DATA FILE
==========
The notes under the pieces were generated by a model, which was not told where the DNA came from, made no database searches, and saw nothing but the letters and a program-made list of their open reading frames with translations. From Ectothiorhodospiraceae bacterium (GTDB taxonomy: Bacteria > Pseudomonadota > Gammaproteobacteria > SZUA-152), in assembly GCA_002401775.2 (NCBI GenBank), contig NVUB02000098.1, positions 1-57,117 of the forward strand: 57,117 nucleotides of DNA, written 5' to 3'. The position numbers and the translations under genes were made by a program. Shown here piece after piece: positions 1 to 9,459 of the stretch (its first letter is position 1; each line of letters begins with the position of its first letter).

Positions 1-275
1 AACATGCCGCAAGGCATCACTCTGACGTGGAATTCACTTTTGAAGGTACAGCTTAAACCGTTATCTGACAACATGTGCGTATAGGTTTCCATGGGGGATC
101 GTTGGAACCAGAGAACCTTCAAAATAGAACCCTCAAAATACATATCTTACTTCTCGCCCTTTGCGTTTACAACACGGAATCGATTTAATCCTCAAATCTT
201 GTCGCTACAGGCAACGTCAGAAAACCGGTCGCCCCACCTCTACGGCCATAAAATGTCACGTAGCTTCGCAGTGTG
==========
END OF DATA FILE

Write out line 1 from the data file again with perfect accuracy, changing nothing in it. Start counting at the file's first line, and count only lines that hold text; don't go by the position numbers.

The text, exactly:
The notes under the pieces were generated by a model, which was not told where the DNA came from, made no database searches, and saw nothing but the letters and a program-made list of their open reading frames with translations. From Ectothiorhodospiraceae bacterium (GTDB taxonomy: Bacteria > Pseudomonadota > Gammaproteobacteria > SZUA-152), in assembly GCA_002401775.2 (NCBI GenBank), contig NVUB02000098.1, positions 1-57,117 of the forward strand: 57,117 nucleotides of DNA, written 5' to 3'. The position numbers and the translations under genes were made by a program. Shown here piece after piece: positions 1 to 9,459 of the stretch (its first letter is position 1; each line of letters begins with the position of its first letter).